PR October 2007

August 16, 2010


Joining a professional local and national association can be the start of great things for your company. With all the valuable contacts, classes, forms and staff available to members, you instantly have an edge over the other remodelers and builders who are not members.

Every remodeler takes a different approach to managing the design process. So is it really all that surprising when two similar jobs in two similar markets handled by two different remodelers end up with drastically different profits? Catering to the same type of customer doesn't guarantee ending up with the same type of business success.

I have never been more proud of my daughter, Jackie, than when she joined her high school Key Club freshman year and made it a priority in her life to give back to her community through personal service. To put this in perspective, Jackie has always given me plenty of reasons to be proud. She is an A-average honor student (13th in her class of over 600); a talented and committed athlete; and a ...

Your clients may not see insulation, but they sure feel it. In this age of energy efficiency, more customers are demanding better insulated homes. Heating and cooling costs comprise more than 50 percent of the energy consumed in a single-family home. Adding the recommended levels of insulation will save energy, reduce utility costs and improve comfort.

Whether it's fate or chance, sometimes things just seem to work themselves out. For Gardner/Fox Associates, one of the largest design/build remodelers in the country, the fact that the company's three principals came together from different backgrounds has been the key to the company's success. "The best thing that ever happened to us was partnering up," says Mark Fox, the Bryn Mawr, Pa.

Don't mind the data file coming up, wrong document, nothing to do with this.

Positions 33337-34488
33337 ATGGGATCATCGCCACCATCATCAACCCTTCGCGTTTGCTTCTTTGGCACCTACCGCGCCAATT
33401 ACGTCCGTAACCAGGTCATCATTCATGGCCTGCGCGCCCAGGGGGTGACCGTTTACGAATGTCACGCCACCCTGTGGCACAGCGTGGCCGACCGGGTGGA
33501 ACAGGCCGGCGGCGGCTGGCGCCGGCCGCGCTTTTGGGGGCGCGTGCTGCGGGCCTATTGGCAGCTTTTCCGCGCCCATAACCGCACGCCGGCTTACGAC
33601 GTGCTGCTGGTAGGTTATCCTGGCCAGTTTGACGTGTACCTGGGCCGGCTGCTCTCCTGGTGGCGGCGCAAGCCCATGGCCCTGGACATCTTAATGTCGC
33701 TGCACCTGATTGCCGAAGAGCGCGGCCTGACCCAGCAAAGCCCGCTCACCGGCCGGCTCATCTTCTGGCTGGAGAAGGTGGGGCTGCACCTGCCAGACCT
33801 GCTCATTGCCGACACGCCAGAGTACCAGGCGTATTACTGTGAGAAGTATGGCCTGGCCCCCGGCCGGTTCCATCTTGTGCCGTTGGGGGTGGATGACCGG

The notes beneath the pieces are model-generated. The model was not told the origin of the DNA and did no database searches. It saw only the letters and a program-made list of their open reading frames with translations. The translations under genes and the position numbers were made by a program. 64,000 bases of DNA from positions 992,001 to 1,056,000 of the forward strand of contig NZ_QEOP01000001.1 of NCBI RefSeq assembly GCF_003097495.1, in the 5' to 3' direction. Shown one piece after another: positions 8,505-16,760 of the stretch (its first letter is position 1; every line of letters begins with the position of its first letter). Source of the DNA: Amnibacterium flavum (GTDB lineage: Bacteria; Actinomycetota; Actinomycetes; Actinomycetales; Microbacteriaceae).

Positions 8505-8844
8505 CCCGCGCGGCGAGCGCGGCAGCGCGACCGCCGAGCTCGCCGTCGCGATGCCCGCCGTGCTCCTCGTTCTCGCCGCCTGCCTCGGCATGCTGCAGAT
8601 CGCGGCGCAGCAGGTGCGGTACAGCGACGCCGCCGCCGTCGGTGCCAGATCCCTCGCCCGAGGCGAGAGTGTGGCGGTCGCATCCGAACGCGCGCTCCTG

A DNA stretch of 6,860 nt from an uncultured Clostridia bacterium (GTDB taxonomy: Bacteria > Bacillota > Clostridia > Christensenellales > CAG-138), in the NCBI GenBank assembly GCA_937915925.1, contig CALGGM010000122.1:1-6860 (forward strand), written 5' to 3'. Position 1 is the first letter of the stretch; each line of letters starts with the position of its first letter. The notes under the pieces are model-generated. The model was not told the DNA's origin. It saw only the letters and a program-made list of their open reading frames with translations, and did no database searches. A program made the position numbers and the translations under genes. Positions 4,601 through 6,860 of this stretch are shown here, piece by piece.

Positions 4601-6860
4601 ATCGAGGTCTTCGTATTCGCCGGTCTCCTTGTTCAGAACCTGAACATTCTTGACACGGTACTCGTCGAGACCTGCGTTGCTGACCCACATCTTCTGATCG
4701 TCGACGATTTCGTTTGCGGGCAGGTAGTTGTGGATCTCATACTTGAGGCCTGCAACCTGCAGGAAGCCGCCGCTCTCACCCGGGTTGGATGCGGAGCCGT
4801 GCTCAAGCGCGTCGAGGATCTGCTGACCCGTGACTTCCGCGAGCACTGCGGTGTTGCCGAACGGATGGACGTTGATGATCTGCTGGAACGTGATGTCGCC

The remodeling industry is often portrayed as a bunch of criminals preying on unsuspecting homeowners. While the industry certainly has its share of miscreants, the truth is a lot of remodelers spend a good portion of their time giving back to the industry and community.

Modern materials and an improved layout transforms the generic “finished” basement in this home in Potomac, Md., into a more exciting and efficiently-planned space that brings the homeowners recreational opportunities to a whole new level. Their new amenities include a home theater, a computer center and a climate-controlled wine cellar.

The Berk home remodel would have raised red flags for some contractors. Crane Builders saw flags waving but, to David Crane and his team, those flags looked decidedly green. Crane knew this would be no routine project. Jim and Amy Berk wanted to transform their 1,200 square-foot walkout basement — unfinished except for a small, never-used den — into a high-tech theater room and a luxurious entertainment space.

If you have a Trade Secret you would like to share, e-mail Senior Editor Jonathan Sweet at

New product showcase plus home automation systems and insulation and structural products

How your employees and subcontractors behave on a job site can be a deal-breaker or maker for future business. Jud: First of all I want to start out by asking: Where does job site etiquette start, in your opinions? Tom, go ahead. Tom: Job site etiquette starts with me! In how our values and culture trickle down to our employees.

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